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Development and Experience-Dependent Plasticity of Frontal Circuits for Decision-Making

  • Author(s): Johnson, Carolyn
  • Advisor(s): Wilbrecht, Linda
  • et al.
Abstract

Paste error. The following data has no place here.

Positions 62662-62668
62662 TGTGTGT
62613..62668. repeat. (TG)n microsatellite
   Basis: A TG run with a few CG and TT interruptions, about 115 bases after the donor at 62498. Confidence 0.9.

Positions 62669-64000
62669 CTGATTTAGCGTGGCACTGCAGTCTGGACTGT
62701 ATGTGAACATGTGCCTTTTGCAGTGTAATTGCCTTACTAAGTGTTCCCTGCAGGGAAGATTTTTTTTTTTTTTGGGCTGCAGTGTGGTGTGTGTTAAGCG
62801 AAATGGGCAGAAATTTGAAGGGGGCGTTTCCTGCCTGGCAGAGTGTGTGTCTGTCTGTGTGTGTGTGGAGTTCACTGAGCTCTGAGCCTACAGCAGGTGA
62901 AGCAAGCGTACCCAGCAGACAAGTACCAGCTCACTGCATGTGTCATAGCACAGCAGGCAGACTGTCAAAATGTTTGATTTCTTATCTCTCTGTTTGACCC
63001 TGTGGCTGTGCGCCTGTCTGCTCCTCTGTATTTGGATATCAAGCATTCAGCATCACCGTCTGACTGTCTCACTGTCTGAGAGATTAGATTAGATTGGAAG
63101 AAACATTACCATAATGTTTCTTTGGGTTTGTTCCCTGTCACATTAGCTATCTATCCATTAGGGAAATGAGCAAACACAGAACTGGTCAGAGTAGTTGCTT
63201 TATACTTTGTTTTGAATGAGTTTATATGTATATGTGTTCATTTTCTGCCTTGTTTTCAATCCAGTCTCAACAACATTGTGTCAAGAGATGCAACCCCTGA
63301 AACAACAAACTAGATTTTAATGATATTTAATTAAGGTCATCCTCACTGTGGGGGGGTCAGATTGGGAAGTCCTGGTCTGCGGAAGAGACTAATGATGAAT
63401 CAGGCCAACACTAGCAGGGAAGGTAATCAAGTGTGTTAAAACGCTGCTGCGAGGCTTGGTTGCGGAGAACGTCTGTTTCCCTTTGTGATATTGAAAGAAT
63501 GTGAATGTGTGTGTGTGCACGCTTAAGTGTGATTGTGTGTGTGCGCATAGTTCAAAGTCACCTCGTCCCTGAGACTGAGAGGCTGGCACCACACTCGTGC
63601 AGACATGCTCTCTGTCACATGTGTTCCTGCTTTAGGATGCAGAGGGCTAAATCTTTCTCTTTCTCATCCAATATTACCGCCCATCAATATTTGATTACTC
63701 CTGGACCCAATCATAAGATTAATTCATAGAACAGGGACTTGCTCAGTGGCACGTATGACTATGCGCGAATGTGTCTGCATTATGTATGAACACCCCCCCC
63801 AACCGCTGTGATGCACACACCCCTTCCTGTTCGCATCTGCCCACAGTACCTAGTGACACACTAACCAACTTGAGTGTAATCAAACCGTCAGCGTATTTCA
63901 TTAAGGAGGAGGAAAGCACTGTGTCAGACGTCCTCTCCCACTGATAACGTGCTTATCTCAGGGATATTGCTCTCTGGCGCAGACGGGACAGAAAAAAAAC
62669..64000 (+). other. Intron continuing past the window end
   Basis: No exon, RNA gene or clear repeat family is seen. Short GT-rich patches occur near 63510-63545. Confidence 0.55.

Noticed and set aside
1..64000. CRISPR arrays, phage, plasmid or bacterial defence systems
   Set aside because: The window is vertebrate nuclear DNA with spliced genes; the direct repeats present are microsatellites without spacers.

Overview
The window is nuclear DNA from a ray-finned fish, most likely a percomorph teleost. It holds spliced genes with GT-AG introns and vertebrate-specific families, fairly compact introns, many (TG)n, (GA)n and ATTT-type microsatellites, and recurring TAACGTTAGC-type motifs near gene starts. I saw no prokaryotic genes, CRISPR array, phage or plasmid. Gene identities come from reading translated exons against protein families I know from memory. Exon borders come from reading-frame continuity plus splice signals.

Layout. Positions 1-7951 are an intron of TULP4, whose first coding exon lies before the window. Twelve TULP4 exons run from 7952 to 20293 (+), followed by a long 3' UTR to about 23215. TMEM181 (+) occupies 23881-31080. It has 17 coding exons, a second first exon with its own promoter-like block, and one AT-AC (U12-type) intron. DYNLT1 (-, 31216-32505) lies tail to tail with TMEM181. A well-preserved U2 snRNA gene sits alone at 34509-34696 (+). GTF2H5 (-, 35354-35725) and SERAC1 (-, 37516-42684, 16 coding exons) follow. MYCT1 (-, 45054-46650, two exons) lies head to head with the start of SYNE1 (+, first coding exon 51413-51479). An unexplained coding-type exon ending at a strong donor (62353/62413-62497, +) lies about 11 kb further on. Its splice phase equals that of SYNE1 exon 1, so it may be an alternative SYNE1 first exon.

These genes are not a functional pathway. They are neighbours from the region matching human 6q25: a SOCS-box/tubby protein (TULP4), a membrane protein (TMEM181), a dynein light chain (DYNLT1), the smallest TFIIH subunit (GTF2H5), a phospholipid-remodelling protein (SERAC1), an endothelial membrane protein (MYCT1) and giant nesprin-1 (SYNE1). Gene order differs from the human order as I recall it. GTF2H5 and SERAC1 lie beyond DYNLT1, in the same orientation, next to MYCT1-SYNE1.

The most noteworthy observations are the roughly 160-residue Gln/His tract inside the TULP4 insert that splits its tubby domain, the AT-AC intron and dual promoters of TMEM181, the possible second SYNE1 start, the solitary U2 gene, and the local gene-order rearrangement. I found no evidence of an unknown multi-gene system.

Survival depends on the ability to adapt behaviors to constantly changing circumstances in order to achieve goals, such as obtaining food. The brain orchestrates flexible goal-directed behavior by integrating sensory inputs with memory and the current internal state. The frontal cortex is thought to be particularly important for this kind of integrative processing, and is also known to have relatively protracted maturation. Differences in adolescent behavior are often attributed to ongoing maturation of the frontal cortex. In Chapter 2, we developed behavioral assays to test behavioral flexibility at different developmental stages and test whether lesions of the dorsomedial prefrontal cortex (dmPFC) affect decision making. We found that juvenile mice were more flexible in a multiple choice foraging task compared to adults, and that performance at both ages was impaired by dmPFC lesions. We conclude that the dmPFC is "online" even at a young age, but perhaps operates differently. We next hypothesized that differences in frontal connectivity would relate to different decision-making patterns across development. It is unknown how frontal circuits mature at the cellular level, or if different sub-circuits may have different developmental trajectories. We leveraged advances in in vivo imaging technology to observe maturation of long range limbic connections to dmPFC from the orbitofrontal cortex (OFC) and basolateral amygdala (BLA) at the level of individual axons and pre-synaptic boutons. We found that axons in the juvenile brain were highly dynamic, and that different axon populations may follow unique developmental trajectories. Finally, we sought to understand how experience in the foraging task relates to plasticity of axons projecting from the OFC to dmPFC. We found that training on the multiple choice foraging task enhanced bouton dynamics compared to control groups. We further discovered that the density and experience-dependent gain of boutons was related to exploitation of a foraging rule, while exploration of alternatives was related to bouton loss. The magnitude of bouton gain or loss scaled with prediction errors estimated from individual choice histories. Taken together, the connectivity of the dmPFC may regulate the propensity for behavioral flexibility and exploration, and this connectivity is tuned by both development and experience.

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